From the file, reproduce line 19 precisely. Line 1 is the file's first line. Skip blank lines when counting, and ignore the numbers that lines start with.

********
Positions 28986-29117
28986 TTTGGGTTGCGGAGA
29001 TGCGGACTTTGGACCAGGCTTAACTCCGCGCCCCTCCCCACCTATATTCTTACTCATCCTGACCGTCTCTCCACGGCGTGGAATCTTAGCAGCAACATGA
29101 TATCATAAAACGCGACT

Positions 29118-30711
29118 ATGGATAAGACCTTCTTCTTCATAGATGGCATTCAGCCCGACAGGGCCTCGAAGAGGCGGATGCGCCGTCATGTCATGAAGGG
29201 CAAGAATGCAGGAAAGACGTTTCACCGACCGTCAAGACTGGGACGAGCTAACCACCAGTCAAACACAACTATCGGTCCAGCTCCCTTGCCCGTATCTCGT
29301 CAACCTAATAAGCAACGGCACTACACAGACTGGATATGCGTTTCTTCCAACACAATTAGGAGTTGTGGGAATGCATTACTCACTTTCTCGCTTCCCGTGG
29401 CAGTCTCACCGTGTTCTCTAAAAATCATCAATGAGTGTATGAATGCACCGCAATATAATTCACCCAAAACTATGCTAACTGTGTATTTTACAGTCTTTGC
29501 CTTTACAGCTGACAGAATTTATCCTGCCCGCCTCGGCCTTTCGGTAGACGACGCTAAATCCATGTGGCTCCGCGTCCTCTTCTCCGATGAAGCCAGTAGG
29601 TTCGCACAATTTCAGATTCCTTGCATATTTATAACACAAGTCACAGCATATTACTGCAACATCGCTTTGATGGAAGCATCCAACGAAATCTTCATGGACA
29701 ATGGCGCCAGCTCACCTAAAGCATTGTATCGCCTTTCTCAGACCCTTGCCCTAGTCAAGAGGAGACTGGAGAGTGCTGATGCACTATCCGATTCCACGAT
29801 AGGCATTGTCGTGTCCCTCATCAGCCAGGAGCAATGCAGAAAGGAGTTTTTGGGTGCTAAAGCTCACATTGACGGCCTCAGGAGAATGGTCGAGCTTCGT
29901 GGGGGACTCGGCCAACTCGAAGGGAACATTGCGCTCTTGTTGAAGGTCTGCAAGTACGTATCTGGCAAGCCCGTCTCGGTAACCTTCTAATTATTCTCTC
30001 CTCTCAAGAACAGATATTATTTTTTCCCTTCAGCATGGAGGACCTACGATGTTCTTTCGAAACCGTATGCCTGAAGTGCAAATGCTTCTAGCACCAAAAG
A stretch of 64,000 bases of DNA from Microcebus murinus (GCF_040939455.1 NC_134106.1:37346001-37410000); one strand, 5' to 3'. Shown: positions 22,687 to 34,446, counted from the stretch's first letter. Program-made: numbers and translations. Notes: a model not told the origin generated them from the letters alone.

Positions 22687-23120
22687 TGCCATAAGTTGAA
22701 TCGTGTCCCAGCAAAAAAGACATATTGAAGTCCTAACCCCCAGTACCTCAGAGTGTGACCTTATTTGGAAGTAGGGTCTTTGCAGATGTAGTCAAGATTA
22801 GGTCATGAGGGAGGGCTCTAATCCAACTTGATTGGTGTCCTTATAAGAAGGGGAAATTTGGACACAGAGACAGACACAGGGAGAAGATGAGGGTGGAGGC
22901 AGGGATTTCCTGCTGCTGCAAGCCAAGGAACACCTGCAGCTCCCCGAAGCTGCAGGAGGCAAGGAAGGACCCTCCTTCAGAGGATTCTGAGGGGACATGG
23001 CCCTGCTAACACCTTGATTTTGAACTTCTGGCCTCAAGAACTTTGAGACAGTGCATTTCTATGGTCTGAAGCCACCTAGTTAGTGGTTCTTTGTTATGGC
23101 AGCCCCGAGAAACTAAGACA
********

22701 TCGTGTCCCAGCAAAAAAGACATATTGAAGTCCTAACCCCCAGTACCTCAGAGTGTGACCTTATTTGGAAGTAGGGTCTTTGCAGATGTAGTCAAGATTA